By Bob Wood

A downside of writing for North End Breezes is that current events may overtake your story and make it irrelevant.

Hopefully, this will be one such story.

That is because regulations proposed by the Ontario government that will support new housing legislation don’t achieve the goals envisaged by the legislation.  Significant changes are needed.

The Ontario government published these new regulations in December.  Until February 1st, citizens had the opportunity to comment before final regulations are built into the Promoting Affordable Housing Act (Bill 7).

Bill 7 was passed in December 2016. Most housing advocates liked it.

The Bill amended the Planning Act and put in place inclusionary zoning policies.  These policies will allow municipalities to include affordable housing units within buildings or projects containing other residential units.  Importantly, the policies provide for these affordable housing units to remain affordable over time.  The Bill was intended to create affordable housing and help to end homelessness in Ontario.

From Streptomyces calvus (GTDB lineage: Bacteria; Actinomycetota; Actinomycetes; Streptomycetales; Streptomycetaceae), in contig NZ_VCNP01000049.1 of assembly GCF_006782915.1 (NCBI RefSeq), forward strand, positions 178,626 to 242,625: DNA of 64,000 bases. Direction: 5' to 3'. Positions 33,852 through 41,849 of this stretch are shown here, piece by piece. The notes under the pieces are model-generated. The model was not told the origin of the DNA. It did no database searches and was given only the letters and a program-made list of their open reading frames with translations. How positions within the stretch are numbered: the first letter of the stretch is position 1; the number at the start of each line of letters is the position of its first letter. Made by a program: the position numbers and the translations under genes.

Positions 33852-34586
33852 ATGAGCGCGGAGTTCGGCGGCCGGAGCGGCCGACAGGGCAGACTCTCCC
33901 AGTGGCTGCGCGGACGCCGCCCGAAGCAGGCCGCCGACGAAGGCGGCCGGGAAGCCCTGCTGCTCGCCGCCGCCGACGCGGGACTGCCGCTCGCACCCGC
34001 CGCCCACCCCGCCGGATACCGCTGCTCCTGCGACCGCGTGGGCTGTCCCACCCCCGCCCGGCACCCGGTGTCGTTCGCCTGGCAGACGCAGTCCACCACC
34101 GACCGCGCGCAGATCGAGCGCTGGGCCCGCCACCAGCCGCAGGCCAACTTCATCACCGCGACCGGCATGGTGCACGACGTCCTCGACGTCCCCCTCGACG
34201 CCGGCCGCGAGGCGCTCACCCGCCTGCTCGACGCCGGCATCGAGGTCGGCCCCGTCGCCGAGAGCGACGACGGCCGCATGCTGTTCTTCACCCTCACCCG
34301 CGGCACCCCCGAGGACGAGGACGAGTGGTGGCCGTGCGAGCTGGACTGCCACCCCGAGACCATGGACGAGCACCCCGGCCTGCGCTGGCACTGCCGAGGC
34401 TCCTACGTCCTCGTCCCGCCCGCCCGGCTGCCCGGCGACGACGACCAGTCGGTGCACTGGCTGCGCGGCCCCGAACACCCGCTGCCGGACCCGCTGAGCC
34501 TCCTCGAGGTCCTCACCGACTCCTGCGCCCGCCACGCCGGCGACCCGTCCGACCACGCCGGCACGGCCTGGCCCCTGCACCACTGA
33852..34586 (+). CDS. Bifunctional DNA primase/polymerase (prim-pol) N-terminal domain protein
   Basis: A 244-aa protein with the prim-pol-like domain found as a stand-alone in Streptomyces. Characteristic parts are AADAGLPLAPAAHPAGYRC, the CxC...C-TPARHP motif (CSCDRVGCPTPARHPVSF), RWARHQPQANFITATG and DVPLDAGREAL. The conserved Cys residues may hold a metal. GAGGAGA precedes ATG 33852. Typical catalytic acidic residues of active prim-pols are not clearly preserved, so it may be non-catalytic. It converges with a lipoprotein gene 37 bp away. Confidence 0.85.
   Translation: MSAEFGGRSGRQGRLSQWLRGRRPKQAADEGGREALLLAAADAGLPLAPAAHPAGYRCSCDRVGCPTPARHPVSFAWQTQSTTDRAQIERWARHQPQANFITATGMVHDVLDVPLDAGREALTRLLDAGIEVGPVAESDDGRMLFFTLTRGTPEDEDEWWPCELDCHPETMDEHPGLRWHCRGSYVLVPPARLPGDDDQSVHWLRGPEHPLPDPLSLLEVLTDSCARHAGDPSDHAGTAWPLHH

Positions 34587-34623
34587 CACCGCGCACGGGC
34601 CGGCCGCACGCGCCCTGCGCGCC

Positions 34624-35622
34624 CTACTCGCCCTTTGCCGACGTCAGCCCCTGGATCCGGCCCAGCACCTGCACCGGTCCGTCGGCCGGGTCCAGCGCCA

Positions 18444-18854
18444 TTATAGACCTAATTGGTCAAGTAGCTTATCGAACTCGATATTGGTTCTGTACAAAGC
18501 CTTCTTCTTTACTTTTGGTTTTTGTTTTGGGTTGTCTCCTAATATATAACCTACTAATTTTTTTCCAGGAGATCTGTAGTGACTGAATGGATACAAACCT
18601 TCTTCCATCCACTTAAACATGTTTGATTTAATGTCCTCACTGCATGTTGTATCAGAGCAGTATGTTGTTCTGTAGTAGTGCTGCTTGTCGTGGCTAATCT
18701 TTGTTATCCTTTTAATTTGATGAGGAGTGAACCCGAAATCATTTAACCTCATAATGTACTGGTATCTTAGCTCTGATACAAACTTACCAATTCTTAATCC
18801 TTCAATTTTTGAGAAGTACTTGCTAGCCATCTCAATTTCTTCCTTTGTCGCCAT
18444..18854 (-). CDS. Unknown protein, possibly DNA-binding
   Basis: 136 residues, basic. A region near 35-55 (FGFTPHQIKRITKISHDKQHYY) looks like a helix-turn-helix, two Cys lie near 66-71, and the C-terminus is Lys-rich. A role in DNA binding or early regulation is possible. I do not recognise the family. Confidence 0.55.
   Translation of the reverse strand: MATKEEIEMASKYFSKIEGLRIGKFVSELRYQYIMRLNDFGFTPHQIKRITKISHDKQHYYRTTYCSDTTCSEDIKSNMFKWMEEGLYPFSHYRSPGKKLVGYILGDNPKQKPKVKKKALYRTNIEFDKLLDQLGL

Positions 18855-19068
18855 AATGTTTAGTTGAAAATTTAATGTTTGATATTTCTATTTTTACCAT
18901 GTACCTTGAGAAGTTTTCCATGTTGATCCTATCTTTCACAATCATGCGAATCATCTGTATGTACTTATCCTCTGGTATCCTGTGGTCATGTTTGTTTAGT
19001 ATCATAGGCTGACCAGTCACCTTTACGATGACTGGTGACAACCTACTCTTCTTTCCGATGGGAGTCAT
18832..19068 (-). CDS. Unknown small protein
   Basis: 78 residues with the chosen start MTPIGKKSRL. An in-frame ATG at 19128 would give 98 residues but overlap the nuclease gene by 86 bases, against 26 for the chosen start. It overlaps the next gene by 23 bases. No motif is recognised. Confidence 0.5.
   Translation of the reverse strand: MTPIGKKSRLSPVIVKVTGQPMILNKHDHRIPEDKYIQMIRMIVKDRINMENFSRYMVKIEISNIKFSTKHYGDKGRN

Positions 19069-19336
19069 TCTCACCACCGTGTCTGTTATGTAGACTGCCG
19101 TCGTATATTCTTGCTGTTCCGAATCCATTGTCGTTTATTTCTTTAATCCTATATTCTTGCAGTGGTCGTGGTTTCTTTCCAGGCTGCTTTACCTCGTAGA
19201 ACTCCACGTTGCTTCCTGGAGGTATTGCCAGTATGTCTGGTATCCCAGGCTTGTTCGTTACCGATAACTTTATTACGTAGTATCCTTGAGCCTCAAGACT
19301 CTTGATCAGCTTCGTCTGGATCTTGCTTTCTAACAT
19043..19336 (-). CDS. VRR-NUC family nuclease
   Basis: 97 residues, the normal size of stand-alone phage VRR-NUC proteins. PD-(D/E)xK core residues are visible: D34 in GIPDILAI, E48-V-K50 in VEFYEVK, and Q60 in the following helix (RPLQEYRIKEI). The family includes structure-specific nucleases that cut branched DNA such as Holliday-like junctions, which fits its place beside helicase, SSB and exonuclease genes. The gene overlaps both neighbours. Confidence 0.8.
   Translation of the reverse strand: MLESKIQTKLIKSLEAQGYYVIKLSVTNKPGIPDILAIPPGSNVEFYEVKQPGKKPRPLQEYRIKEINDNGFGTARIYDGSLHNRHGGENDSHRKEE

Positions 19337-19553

But this isn’t going to happen because the regulations will essentially repeal Bill 7.

These draft regulations severely limit the total volume of affordable housing that could be built. They:

  • Set caps on the amount of new affordable housing municipalities can build.
  • Ban municipalities from creating policies that enable housing to remain affordable for any longer than 30 years.  By doing this the affordable housing crisis is simply passed on to the next generation.
  • Focus on producing affordable ownership housing over purpose-built rental developments.
  • Shift considerable costs from developers onto taxpayers.